The system of education in Finland would seem not only to be a wonder for today's children of Finland but a guarantee for the stability of Finnish society, culturally, socially and politically long into the future. Finland shows that egalitarianism and communitarianism does not conflict with individualism and creativity but rather advances and enhances it. The simplistic Ayn Rand and her host of advocates, among them all of the "crony capitalists", are shown here to be frauds and worse in the incalculable damage they have caused and continue to cause in the world.

Finally, let me say that the author, Pasi Sahlberg, writes in a clear, balanced, non-polemical style (unlike the last sentence of my above paragraph, which is full of the anger I feel), giving full credit to others -- egotism, self satisfaction and hubris are entirely lacking. In fact, he concludes with a discussion of current problems in Finland's education system and some of the things Finland must do to keep it continually vital and relevant to the times. Sahlberg is an intellect of the first order.

Note: The audio version, narrated by Paul Michael Garcia, is excellent and does the book justice. Not to be missed also is the January 17, 2012 broadcast of Dan Rather Reports, "Finnish First", which can be purchased online in the iTunes Store for USD 1.99.
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1 of 1 people found the following review helpful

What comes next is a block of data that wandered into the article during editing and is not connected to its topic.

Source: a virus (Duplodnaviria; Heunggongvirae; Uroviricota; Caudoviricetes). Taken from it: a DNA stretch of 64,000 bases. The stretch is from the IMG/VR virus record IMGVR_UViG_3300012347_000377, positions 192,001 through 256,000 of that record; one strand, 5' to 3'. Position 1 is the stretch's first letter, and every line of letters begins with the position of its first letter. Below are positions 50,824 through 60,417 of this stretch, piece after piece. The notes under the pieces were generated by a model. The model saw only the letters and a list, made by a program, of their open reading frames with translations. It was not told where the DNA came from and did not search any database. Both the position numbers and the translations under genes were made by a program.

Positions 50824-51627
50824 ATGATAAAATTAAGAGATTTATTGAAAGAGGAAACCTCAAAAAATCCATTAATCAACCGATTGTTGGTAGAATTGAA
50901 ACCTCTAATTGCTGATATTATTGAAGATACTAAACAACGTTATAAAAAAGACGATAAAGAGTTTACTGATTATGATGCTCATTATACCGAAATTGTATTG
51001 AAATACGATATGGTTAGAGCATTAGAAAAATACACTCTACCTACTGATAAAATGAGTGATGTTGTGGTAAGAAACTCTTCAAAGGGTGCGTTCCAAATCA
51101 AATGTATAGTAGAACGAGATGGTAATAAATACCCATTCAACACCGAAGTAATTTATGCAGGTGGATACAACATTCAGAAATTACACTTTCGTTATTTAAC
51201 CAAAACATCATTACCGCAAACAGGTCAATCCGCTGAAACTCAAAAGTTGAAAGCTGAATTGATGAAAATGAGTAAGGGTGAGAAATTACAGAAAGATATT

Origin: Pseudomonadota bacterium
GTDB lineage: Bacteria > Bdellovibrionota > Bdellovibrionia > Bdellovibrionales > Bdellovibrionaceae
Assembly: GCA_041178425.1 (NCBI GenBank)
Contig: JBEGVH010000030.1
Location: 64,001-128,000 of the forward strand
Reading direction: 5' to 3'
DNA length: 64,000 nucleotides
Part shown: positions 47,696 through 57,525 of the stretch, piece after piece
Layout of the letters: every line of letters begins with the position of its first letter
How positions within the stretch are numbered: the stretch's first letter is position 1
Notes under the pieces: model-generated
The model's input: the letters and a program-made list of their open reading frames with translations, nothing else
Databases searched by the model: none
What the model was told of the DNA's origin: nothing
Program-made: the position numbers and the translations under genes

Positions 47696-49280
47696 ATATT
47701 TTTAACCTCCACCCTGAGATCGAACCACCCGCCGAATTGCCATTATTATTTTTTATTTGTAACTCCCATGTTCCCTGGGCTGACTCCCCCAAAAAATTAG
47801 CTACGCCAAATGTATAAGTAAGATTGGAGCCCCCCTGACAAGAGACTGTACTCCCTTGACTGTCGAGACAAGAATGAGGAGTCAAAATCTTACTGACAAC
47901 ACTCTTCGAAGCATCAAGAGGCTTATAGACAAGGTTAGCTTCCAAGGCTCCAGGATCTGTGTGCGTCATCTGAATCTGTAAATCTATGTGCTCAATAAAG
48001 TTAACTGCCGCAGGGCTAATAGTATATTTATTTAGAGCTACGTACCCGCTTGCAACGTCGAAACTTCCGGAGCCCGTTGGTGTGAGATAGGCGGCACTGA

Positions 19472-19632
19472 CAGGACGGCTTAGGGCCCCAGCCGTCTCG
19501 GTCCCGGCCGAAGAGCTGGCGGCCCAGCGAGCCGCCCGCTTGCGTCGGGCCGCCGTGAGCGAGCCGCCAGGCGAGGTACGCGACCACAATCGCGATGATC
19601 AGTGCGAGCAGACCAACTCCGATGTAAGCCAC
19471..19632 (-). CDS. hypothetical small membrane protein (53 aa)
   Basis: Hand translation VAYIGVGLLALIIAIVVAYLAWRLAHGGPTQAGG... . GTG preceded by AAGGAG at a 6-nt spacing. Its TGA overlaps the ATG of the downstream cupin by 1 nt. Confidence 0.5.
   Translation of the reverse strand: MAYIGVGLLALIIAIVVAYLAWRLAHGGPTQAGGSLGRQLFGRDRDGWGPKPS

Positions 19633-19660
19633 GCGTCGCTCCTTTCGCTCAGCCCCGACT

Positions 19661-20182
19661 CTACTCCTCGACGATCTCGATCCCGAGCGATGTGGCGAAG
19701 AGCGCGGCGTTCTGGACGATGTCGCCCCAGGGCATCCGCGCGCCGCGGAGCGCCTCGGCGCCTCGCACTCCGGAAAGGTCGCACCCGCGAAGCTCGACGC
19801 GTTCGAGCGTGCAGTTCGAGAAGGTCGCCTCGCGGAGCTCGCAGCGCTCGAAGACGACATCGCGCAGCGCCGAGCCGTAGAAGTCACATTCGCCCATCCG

5.0 out of 5 stars Excellent analysis of Finnish education systems, 2 Feb 2013
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This review is from: Finnish Lessons: What Can the World Learn from Educational Change in Finland? (The Series on School Reform) (Paperback)
An honest account by Sahlberg of the strengths and weaknesses of the Finnish education system and why it seems to produce the best educational outcomes Worldwide. It does not claim to have all the answers and throws up a range of issues to reflect on for the future. There is enough detail to make good comparisons to the UK private education system, which in many respects has considerable similarities, and try to define areas all countries could make progress in addressing.
A good easy read, providing lots of thought provoking questions.